Why gold? Because it looks cool, and as you’re probably discovering, that’s a big part of the keyboard hobby.
We’ll talk about keycaps after the build, but these are obviously a pivotal part of any build.
Cable - Dream Cables Device-Side Aviator Cable ($60.75)
The KOYU ships with its own USB Type-C cable, but when you’re building your own keyboard, custom cables suddenly become important. I followed the trend and purchased an aviator cable from Dream Cables. They did such a good job, I purchased a second one when I swapped keycap sets. I customized mine to match the purple of the board and my preferred keycap set. What you see here is a neon pink cable with a neon blue techflex wrapping and purple heatshrink. The aviator cable allows it to break away to easily swap devices but, let’s be honest, it’s another nod to aesthetic.
I was a bit worried about assembly since I’d never built a keyboard before, but with the help of YouTube the process was quick and easy. In the picture above, you see everything I laid out for my first steps. On the right, I have some DuPont Teflon Silicone Lubricant and Permatex Dielectric Grease to lube the stabilizers, as well as a paint brush to apply the Teflon. Above, you’ll find two fabric band-aids for the band-aid mod. Below is a pair of tweezers, a keycap puller, and a switch puller.
The first step was to prepare the stabilizers. This is one of the most important steps and makes a profound difference in the overall sound of the keyboard, lowering the pitch of the stabilized keys and making them feel much nice to use. I began by taking them apart and painting the inside of the slider housings with the silicone lubricant. Then, I dipped the ends of each wire in the dielectric grease before reassembling them. This makes for a smooth slide and deadens out rattle.
Next, I applied the band-aid mod. This is a simple, but impactful mod I would highly encourage new builders to try. You begin by cutting strips of the band-aid fabric that match the area where the stabilizer will touch the PCB. Note that because of the LEDs on the space bar, I had to use four smaller strips. Then, you coat the band-aids in dielectric grease until they change color before screwing the stabilizers in place.
Between the lubrication of the stabilizers themselves and the cushioned surface where they meet the PCB, the stabilized keys on the KOYU felt entirely different and much better than any pre-built keyboard I’ve used in the past. It was well worth the extra 15 minutes to do both steps.
Next, I removed the base and attached the internal dampener with three screws.
After that, it was time to screw the PCB into place and connect the USB cable to the port on the right on the back of the PCB. I plugged it in to make sure it was receiving power and it lit right up.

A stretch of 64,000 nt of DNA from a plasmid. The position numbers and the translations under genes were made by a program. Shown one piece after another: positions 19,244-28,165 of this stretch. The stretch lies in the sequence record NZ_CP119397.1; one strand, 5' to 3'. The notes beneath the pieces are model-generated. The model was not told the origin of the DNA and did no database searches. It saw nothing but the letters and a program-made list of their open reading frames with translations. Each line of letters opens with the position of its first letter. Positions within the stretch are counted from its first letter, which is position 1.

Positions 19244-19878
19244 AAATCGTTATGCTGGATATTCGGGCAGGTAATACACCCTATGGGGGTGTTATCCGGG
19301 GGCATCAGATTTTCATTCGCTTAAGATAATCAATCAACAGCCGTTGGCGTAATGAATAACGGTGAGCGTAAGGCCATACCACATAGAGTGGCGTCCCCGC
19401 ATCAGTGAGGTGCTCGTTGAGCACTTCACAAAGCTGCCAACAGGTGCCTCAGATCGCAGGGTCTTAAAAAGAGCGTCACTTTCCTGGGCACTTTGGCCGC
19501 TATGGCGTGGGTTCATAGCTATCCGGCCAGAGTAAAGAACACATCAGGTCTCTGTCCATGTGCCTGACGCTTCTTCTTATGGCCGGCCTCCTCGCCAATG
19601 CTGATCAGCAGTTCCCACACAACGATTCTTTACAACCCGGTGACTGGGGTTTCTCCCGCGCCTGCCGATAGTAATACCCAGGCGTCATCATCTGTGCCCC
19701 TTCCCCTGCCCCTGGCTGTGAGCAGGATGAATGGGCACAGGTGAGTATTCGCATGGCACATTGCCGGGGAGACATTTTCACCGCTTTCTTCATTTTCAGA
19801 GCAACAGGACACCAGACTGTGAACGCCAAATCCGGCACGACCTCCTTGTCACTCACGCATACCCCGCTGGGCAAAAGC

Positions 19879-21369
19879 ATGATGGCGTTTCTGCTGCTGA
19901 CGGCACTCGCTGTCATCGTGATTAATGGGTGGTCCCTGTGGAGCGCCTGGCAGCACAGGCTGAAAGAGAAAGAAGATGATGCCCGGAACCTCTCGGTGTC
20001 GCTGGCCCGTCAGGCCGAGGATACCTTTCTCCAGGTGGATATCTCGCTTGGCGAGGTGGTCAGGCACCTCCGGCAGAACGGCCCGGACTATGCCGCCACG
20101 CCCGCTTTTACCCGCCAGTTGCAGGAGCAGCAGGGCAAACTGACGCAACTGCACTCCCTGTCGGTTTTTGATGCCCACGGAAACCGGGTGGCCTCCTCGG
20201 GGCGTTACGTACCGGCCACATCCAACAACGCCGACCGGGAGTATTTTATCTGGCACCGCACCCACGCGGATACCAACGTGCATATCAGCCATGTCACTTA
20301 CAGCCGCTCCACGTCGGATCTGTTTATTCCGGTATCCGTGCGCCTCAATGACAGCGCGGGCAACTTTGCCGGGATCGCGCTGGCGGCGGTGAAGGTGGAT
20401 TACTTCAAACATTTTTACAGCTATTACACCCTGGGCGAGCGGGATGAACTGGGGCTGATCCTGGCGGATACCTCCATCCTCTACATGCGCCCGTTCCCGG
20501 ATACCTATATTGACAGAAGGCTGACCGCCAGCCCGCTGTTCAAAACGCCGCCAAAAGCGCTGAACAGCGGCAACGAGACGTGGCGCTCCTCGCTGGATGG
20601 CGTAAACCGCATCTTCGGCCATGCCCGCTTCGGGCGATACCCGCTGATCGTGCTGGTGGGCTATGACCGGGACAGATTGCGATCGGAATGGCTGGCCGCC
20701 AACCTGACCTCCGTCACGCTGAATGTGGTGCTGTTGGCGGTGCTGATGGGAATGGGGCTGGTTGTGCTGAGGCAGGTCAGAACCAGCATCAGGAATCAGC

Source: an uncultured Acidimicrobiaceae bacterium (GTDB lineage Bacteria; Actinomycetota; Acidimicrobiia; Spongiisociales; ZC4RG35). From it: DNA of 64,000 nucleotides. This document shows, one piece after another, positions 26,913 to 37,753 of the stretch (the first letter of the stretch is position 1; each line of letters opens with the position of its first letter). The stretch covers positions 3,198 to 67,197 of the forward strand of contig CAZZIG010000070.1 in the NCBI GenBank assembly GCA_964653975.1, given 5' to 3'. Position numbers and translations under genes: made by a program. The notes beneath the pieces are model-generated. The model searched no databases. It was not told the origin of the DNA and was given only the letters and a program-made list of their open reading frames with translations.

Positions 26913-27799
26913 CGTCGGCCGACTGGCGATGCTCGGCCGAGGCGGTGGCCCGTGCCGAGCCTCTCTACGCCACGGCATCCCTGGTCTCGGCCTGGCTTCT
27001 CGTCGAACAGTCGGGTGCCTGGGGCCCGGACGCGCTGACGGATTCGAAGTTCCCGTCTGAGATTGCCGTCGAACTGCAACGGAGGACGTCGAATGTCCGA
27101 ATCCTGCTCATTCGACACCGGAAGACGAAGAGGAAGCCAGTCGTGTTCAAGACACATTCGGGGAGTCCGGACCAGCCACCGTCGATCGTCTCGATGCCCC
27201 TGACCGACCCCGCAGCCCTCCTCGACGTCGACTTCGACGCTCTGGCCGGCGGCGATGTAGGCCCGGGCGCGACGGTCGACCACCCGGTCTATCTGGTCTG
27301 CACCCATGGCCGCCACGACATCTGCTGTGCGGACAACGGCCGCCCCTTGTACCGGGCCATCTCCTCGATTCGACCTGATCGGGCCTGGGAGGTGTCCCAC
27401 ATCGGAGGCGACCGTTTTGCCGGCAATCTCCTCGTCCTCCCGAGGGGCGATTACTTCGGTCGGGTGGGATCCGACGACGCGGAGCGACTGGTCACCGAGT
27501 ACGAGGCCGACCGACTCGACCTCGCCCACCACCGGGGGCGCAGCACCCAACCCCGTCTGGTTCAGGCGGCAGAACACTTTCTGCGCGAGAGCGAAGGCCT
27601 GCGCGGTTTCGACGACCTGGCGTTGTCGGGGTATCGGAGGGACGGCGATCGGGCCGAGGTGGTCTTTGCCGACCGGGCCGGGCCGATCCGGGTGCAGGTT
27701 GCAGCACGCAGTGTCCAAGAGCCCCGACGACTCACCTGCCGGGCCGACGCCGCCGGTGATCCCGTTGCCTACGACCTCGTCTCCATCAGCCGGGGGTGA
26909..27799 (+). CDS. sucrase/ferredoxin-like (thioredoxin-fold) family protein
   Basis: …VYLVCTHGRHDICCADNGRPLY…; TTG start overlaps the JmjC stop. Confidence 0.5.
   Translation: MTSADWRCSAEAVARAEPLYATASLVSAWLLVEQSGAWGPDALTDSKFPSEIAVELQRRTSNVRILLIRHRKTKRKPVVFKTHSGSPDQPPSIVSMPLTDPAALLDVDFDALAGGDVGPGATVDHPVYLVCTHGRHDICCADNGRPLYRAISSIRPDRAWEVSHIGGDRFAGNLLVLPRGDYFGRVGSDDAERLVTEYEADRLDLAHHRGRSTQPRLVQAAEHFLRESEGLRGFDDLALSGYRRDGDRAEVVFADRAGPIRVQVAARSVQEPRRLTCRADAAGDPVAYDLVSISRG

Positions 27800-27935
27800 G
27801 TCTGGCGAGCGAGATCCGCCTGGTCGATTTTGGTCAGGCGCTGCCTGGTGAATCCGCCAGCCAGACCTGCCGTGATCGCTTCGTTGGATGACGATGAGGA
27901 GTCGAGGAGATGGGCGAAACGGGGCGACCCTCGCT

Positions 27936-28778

With that said, it was time to install the switches. With hot swap sockets, this is a simple process of pressing them into place. Usually, there is a bit of backtracking to correct any pins that became bent during installation, but since the PCB supported alignment pins, I was surprised to find all but two switches were perfect. Easy installs for the win!
With all of the keys working, the only thing left to do was…
Install the keycaps (RAMA Works PBT Heavy Industry Seq 2)…
And remap any keys I wanted changed.
All told, it took longer to psyche myself up enough to build the KOYU than it actually took to build it. The entire process was incredibly easy with no soldering required. I shouldn’t have been intimidated in the slightest. It was easy, fun, and rewarding.
The end result is one I am beyond happy with. The KOYU feels amazing to type on. The dense case with the internal dampener really deadens out typing sounds and lends the keyboard a very light typing sound that is incredibly satisfying. The form factor is also perfect for me. 65-percent is my preferred layout, and I was able to map the keys to match my prior Massdrop ALT, so it was instantly familiar.
The keyboard also supports layering, so you can create custom layouts for different programs or games. I like to keep things simple, so I moved everything I needed (including media, lighting, and function controls) onto the first two layers. The customization potential here is really fantastic and the provided VIA software is very user friendly.
The Great Customization Rabbit Hole
After I built the keyboard, something happened. I fell down the rabbit hole. This was my journey.
I loved the Heavy Industry keycap set but longed for something purple to match the rear plate. I searched and searched, eventually settling on a set from Tai-Hao.